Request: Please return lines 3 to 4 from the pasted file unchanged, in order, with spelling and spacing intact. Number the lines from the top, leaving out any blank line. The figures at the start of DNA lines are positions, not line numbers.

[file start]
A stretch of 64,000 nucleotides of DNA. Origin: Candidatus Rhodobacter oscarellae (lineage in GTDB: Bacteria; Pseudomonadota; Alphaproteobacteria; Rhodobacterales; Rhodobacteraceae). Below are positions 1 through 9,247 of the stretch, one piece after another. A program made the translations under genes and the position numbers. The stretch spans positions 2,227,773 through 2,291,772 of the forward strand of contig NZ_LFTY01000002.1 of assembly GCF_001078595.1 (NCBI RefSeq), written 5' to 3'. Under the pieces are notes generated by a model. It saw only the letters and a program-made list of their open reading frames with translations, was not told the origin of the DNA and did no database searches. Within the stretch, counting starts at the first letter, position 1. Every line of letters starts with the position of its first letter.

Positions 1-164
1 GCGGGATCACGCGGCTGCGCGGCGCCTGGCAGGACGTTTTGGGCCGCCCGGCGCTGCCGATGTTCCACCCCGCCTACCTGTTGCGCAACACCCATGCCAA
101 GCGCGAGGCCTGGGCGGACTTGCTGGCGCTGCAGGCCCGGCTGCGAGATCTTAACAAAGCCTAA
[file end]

1 GCGGGATCACGCGGCTGCGCGGCGCCTGGCAGGACGTTTTGGGCCGCCCGGCGCTGCCGATGTTCCACCCCGCCTACCTGTTGCGCAACACCCATGCCAA
101 GCGCGAGGCCTGGGCGGACTTGCTGGCGCTGCAGGCCCGGCTGCGAGATCTTAACAAAGCCTAA